SIDEWALKING: Never Remember To Forget

World Trade Center by Banksy, Tribeca, NYC Tuesday 5:42 pm by JONATHAN VALANIA

RELATED: Pug pisses on Banksy’s WTC Memorial

RELATED: Meanwhile, the Twin Towers piece in TriBeca has been subject to more attention. Since Tuesday it’s become something of shrine, with flowers placed next to it, as well as a letter asking haters not to touch it. Eventually some plexiglass was placed over it in an effort to preserve it, but last night someone covered it all with black paint MORE

RELATED: For those you don’t follow the trends in street art, Banksy is the pseudonym for an England-based graffiti artist, painter, writer and film director, (Exit Through The Gift Shop and The Antics Roadshow). His satirical street art and subversive epigrams combine dark humor with graffiti done in a distinctive stenciling and spray paint technique. Banksy’s works are often annotated, or readorned by other artists or defaced and ripped down for their high resale value. For instance the work on Staple Staple St. was quickly marked in hot pink with the words “It’s an Inside Job.” Banksy has managed to add to his considerable cachet by never being photographed or identified other than by his artistic moniker. Banksy is giving New Yorkers an al fresco serial art show that he is calling Better Out Than In and it features works in the Lower East Side, Red Hook, Brooklyn, drawings sold in Central Park and sites still to be revealed. MORE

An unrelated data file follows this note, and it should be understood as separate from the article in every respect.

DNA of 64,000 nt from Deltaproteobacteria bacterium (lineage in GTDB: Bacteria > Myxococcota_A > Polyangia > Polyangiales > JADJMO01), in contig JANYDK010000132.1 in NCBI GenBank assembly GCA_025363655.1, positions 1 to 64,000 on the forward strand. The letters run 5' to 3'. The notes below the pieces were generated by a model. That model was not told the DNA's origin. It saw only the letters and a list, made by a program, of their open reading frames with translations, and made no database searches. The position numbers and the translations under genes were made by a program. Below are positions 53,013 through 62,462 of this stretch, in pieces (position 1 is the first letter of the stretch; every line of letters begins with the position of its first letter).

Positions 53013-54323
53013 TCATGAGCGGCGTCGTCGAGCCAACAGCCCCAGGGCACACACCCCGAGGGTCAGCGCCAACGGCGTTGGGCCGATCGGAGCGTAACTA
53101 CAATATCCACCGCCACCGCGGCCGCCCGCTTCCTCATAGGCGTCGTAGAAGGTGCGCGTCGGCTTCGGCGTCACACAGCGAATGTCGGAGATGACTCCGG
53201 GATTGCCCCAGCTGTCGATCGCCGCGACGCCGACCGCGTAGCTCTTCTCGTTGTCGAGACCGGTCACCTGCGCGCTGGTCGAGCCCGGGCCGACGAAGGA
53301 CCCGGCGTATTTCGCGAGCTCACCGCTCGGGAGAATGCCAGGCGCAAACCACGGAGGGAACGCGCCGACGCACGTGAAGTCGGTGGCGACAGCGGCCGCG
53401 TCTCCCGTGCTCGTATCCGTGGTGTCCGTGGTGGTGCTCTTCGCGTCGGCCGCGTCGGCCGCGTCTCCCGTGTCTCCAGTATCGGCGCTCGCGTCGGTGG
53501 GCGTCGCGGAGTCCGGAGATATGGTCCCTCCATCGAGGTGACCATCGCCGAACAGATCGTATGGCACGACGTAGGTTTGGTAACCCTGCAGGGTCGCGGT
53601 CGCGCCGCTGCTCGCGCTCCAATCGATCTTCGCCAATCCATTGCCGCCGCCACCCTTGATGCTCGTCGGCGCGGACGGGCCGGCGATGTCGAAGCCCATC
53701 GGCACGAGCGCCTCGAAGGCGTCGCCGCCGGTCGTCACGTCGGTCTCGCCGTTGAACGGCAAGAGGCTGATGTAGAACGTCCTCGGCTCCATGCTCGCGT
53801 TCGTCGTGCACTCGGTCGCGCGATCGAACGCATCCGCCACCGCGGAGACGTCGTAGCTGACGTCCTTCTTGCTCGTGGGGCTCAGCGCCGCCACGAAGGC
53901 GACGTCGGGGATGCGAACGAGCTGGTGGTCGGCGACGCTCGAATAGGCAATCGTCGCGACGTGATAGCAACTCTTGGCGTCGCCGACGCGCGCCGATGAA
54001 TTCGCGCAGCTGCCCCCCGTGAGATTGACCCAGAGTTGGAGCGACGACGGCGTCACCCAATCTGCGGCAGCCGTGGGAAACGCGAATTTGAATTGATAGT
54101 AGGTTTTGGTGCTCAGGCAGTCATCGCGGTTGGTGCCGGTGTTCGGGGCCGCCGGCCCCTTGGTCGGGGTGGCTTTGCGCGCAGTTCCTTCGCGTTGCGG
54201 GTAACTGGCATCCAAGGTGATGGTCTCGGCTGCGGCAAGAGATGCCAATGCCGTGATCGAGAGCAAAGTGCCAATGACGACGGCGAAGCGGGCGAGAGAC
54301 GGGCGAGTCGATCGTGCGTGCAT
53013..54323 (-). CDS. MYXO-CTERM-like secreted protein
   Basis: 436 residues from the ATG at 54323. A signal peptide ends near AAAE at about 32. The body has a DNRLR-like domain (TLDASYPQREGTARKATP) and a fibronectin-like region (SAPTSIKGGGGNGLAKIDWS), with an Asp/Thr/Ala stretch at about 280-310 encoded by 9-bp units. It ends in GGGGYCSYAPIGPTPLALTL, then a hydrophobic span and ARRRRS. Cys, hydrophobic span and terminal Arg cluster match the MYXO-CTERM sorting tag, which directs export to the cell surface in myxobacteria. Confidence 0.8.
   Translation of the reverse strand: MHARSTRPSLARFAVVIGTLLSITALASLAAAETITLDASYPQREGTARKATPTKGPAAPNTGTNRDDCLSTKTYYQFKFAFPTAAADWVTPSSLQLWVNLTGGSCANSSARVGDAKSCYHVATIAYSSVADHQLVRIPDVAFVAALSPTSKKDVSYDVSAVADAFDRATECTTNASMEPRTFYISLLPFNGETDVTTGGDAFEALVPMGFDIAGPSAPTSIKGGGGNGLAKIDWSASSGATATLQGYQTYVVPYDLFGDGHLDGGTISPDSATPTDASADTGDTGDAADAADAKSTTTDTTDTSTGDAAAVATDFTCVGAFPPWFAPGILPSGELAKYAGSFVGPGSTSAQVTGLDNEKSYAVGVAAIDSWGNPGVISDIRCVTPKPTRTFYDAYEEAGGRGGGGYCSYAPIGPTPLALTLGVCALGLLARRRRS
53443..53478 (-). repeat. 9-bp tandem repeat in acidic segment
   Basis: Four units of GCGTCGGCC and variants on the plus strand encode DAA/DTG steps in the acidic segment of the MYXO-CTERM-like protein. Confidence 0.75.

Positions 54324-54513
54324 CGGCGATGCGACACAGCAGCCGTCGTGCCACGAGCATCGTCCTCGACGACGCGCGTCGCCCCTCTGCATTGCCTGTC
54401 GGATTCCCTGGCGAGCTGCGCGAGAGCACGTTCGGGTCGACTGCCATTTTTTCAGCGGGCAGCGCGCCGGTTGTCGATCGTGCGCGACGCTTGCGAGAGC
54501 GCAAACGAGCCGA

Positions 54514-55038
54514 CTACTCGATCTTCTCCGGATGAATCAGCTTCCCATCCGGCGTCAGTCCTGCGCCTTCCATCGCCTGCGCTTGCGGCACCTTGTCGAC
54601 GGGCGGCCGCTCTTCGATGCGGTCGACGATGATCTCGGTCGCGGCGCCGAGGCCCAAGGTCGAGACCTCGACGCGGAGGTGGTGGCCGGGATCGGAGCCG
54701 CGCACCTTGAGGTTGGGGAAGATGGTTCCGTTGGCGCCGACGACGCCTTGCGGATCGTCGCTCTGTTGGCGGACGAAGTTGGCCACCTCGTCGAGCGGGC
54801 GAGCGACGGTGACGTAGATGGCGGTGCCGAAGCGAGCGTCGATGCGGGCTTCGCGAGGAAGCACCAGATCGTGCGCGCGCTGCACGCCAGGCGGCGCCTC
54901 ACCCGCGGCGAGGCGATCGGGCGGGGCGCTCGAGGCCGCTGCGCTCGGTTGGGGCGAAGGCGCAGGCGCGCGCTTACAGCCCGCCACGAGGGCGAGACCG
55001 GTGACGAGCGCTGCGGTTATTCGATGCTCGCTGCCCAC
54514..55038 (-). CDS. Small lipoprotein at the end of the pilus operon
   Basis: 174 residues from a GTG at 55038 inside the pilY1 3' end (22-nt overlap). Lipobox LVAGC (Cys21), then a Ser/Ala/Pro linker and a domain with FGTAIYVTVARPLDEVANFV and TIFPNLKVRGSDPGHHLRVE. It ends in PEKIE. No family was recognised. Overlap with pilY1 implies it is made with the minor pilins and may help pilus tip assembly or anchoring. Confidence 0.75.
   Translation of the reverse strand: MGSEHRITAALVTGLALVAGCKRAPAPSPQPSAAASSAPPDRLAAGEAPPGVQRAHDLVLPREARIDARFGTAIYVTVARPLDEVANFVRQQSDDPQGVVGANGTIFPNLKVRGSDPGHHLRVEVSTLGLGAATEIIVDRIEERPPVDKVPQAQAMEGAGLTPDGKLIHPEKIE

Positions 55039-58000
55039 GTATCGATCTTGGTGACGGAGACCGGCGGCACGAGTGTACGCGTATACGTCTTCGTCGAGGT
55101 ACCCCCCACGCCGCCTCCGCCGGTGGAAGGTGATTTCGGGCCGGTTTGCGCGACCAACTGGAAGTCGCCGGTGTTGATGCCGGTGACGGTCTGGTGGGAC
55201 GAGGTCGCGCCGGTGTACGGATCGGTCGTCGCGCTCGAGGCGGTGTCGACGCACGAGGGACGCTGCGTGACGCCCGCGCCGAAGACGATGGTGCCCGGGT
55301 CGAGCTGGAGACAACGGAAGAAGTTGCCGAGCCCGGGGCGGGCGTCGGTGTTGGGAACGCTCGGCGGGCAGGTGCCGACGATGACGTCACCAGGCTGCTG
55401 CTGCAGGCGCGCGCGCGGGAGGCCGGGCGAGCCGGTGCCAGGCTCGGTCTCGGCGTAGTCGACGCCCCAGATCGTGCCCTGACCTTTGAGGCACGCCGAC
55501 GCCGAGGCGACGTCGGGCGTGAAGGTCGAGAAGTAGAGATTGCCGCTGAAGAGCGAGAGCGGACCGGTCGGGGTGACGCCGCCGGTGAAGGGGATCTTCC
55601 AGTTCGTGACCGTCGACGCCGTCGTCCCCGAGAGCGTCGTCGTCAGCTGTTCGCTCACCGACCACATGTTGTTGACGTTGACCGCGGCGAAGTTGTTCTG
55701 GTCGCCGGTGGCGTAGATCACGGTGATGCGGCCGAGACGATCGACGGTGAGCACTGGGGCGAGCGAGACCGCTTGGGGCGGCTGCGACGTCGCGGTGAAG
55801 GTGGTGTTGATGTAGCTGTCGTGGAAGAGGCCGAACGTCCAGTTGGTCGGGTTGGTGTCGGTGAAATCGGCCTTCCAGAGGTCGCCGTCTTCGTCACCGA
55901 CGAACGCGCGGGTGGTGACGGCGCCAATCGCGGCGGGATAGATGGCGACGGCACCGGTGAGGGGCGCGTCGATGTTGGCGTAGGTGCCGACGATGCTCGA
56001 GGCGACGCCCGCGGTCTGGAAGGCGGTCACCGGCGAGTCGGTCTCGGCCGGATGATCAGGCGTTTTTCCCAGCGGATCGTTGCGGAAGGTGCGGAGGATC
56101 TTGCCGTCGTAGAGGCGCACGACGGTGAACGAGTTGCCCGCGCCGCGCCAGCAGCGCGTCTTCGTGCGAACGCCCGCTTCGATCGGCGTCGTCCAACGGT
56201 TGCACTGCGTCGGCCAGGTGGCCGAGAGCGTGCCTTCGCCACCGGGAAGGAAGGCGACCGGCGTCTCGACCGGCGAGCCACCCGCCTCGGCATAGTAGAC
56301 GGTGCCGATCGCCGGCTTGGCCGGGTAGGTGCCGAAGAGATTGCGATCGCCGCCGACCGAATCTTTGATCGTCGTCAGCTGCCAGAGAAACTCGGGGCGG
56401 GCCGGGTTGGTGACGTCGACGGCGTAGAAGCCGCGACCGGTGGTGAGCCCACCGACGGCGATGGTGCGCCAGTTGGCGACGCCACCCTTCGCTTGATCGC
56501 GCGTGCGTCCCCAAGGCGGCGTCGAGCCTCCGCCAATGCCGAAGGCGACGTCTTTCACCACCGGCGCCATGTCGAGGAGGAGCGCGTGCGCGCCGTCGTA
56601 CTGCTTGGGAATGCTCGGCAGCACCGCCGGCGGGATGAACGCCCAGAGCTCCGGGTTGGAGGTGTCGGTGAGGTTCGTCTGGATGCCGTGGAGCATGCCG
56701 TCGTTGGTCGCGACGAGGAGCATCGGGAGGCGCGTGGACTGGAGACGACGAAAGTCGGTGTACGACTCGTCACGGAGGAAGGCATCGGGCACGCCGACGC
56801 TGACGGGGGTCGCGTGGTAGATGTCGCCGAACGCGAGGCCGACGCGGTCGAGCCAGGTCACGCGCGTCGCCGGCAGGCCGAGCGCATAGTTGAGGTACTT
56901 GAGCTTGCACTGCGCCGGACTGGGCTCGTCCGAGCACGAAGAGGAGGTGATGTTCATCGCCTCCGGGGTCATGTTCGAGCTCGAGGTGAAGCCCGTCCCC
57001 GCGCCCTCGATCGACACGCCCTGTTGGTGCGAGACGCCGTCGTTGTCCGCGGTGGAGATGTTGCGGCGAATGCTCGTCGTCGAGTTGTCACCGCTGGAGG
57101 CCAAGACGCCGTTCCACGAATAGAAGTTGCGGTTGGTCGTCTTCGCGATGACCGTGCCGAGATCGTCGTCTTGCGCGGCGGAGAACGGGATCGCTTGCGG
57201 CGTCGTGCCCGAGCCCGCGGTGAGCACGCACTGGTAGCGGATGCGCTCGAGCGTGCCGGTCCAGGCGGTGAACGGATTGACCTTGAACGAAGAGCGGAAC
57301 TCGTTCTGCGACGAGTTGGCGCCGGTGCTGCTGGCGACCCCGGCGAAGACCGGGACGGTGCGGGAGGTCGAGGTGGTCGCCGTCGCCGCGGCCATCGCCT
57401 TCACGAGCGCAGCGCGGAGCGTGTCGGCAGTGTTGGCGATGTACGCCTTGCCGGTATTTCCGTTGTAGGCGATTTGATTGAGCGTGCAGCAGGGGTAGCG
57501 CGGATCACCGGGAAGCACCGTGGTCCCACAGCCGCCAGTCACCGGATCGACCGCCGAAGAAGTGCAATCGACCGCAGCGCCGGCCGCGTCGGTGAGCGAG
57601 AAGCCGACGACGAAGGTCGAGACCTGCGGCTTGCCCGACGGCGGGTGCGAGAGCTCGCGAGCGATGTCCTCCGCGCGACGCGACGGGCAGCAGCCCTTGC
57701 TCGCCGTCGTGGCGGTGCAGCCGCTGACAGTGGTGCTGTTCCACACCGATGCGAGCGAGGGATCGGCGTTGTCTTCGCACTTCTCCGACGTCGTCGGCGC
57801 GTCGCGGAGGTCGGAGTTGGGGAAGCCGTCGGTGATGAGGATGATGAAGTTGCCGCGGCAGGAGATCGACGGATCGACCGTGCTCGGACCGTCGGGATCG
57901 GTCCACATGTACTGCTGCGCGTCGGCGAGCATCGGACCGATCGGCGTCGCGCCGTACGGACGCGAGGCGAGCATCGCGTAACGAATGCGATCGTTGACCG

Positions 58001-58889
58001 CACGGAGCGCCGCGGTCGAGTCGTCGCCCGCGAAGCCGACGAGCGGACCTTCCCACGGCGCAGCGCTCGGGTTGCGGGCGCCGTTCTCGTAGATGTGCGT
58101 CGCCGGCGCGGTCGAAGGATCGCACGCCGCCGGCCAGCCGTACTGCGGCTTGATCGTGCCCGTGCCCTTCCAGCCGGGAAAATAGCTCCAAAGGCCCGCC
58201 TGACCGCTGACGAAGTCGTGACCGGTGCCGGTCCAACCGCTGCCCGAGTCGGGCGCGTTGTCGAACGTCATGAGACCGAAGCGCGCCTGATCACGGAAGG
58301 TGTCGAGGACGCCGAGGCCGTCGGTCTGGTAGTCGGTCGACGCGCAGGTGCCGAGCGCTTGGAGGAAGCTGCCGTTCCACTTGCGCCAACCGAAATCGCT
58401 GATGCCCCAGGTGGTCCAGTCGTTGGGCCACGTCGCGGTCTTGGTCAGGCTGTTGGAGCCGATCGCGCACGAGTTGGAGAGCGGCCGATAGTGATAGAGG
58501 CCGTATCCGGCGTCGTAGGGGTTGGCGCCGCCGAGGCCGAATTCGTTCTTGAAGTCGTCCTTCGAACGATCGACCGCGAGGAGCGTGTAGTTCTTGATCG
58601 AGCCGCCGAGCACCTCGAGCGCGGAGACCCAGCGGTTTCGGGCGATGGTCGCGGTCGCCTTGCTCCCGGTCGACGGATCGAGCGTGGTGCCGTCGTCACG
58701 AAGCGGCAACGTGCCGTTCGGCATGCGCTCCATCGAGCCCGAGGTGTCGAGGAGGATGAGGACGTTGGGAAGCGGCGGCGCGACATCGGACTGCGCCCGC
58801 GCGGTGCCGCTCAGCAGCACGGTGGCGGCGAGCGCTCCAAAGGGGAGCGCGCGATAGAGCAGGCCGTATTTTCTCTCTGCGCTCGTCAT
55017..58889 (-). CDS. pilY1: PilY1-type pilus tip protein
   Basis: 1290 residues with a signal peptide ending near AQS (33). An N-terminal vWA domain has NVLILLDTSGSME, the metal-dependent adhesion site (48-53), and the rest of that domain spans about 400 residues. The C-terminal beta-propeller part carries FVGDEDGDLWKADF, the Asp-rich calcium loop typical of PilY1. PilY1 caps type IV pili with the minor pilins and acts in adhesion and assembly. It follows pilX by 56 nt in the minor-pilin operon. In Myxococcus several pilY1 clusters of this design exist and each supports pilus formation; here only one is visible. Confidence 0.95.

RELATED: Mr. Bloomberg said that while he is a big supporter of the arts, he didn’t think Banksy’s works should be allowed. “You running up to somebody’s property or public property and defacing it is not my definition of art,” he told the Wall Street Journal. “Or it may be art, but it should not be permitted. And I think that’s exactly what the law says.” Let me explain why I am a fan of Banksy, the British street artist who has graced our fair city with a “residency” this month. Banksy is not only a graffiti writer, but also a social activist whose works highlight the deplorable conditions of the working poor, the despicable treatment of animals by food conglomerates, and the backwardness of global-warming deniers. Which brings me back to Mayor Bloomberg. Whether you believe that Bloomberg perpetuated or eased the social problems that are the grist in Banksy’s mill, it is undeniable that the two men share common ground. First, they’re both installation artists. I personally don’t enjoy the Albert Paley sculptures that Bloomberg plopped down on Park Avenue. Lumpy, earth-toned masses just aren’t my thing. But who ever asked me? Bloomberg also neglected to consult me (or anyone else) about his plan to face-lift midtown Manhattan, at great expense, to look more European — a plan almost no one liked. Let’s get one thing straight: Bloomberg and Banksy both impose their aesthetic preferences on the public. The difference is that one guy has a spray can and the other has, well, a lot more stuff. MORE

RELATED: Better Out Than In/BanksyNYC